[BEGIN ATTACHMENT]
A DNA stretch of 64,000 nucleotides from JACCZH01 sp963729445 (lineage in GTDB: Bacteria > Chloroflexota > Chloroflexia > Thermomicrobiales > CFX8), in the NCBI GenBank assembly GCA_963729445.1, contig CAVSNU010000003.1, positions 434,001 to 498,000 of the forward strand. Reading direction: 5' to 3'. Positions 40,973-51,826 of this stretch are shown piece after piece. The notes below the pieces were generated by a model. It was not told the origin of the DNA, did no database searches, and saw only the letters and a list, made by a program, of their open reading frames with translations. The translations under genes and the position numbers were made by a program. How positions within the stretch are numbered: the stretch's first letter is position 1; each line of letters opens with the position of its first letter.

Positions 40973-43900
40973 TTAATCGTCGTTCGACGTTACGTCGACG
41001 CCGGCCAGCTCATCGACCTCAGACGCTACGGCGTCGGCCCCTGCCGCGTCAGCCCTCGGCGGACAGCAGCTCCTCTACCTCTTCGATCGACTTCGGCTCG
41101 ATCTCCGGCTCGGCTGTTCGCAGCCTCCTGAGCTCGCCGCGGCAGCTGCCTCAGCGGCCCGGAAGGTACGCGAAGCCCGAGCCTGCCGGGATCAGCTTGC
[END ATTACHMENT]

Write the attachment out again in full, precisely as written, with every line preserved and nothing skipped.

A DNA stretch of 64,000 nucleotides from JACCZH01 sp963729445 (lineage in GTDB: Bacteria > Chloroflexota > Chloroflexia > Thermomicrobiales > CFX8), in the NCBI GenBank assembly GCA_963729445.1, contig CAVSNU010000003.1, positions 434,001 to 498,000 of the forward strand. Reading direction: 5' to 3'. Positions 40,973-51,826 of this stretch are shown piece after piece. The notes below the pieces were generated by a model. It was not told the origin of the DNA, did no database searches, and saw only the letters and a list, made by a program, of their open reading frames with translations. The translations under genes and the position numbers were made by a program. How positions within the stretch are numbered: the stretch's first letter is position 1; each line of letters opens with the position of its first letter.

Positions 40973-43900
40973 TTAATCGTCGTTCGACGTTACGTCGACG
41001 CCGGCCAGCTCATCGACCTCAGACGCTACGGCGTCGGCCCCTGCCGCGTCAGCCCTCGGCGGACAGCAGCTCCTCTACCTCTTCGATCGACTTCGGCTCG
41101 ATCTCCGGCTCGGCTGTTCGCAGCCTCCTGAGCTCGCCGCGGCAGCTGCCTCAGCGGCCCGGAAGGTACGCGAAGCCCGAGCCTGCCGGGATCAGCTTGC